Traveling With Your Clubs

Flying with your golf clubs doesn’t have to be a big pain if you have the right equipment.

Bag DropFlying commercial today can be about as much fun as a root canal. Between all the security measures, smaller flying capacity from the airlines left that aren’t bankrupt, and the lack of service as well as being nickel-and-dimed to death from all the “fees,” it truly has lost its luster from just a few years ago (remember hot meals, anyone?).

Bringing your golf clubs can be a pain. Don’t get me wrong, the excitement of going on a golf trip can help temper the hassle of getting your clubs loaded up in your travel bag and then dragging it through the airport and then hoping that some baggage handler doesn’t either test your bag’s limits of abuse or you experience the dreaded lost or delayed luggage scenarios that will completely ruin your golfing experience.

I just got back from flying the friendly skies, so follow along as I share some musings that hopefully make traveling with one’s clubs a bit more enjoyable.

Just Ship It
Skip the airlines entirely and ship your bag to your hotel or golfing destination. While there are various companies out there that specialize in shipping clubs, cut out the middleman and go directly to the big guys like FedEx, UPS, DHL, and the USPS. As long as you allow some extra time for shipping you can save a few bucks while using their ground services as opposed to waiting until the last minute and having to use overnight or air. Make sure you add some insurance to cover the entire contents of your bag such as rain suit, golf balls, shoes, bag, and travel bag.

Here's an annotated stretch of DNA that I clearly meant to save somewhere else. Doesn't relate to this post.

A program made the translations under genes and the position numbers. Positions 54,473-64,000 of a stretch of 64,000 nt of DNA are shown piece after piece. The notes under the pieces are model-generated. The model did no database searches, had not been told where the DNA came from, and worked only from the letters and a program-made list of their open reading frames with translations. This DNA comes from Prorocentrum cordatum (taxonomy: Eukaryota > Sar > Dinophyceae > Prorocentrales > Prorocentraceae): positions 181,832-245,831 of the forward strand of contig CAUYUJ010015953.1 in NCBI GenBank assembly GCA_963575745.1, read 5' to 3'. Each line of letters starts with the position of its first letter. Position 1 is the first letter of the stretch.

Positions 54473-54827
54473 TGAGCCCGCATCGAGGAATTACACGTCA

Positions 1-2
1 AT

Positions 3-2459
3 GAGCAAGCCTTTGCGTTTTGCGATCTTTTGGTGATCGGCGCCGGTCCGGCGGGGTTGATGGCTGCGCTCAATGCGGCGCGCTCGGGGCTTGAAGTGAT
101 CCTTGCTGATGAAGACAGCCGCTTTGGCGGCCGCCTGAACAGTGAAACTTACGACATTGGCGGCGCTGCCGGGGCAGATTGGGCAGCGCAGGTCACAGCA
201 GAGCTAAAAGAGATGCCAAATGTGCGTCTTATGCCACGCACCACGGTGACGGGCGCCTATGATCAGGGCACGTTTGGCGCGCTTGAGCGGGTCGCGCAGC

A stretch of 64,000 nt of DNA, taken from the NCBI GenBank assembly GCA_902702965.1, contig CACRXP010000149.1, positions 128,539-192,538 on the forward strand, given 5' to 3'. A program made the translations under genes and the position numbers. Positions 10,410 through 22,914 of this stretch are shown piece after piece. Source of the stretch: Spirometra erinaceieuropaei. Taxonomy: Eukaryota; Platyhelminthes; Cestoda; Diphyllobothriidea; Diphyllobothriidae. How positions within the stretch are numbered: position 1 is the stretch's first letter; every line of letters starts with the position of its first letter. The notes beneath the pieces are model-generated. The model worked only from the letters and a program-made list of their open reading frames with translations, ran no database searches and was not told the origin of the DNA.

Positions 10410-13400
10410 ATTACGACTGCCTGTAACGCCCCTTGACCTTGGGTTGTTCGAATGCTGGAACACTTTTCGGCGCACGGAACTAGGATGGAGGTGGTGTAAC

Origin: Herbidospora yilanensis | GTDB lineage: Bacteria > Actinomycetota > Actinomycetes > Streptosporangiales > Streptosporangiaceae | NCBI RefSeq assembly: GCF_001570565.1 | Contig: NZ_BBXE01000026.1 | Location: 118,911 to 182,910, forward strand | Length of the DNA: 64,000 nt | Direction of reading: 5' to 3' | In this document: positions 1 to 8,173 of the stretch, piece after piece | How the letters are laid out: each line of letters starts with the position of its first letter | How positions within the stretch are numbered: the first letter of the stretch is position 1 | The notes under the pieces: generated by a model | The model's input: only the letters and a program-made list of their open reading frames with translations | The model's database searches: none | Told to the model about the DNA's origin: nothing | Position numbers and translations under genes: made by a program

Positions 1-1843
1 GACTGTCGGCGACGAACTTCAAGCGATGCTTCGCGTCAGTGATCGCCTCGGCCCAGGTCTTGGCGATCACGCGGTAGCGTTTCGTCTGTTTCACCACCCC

Rent ‘Em
If you’re only going to get to sneak in one round during a business trip or aren’t too particular about the clubs you use, you can always rent from the course. This typically doesn’t cost too much but often times the rentals are less than to be desired so it may pay to call ahead to find out what the course has to offer. Several of the nicer courses I’ve played had complete sets from the major manufacturers so it may give you an opportunity to try out some newer equipment.

Hard Case vs. Soft Case
You’ve decided on bringing your clubs but now have to decide what kind of travel case you want to buy. Let me offer a bit of advice: don’t skimp. Sure, you can get a travel case for around $50 but I’m guessing you’ve spend a decent chunk of change on your clubs and bag so why ruin your investment by going cheap on your travel bag? No one likes to dump a couple hundred bucks on a bag that you may only use once or twice a year but think of it as a mutual fund. It’s something you’ll hold onto for a long period of time.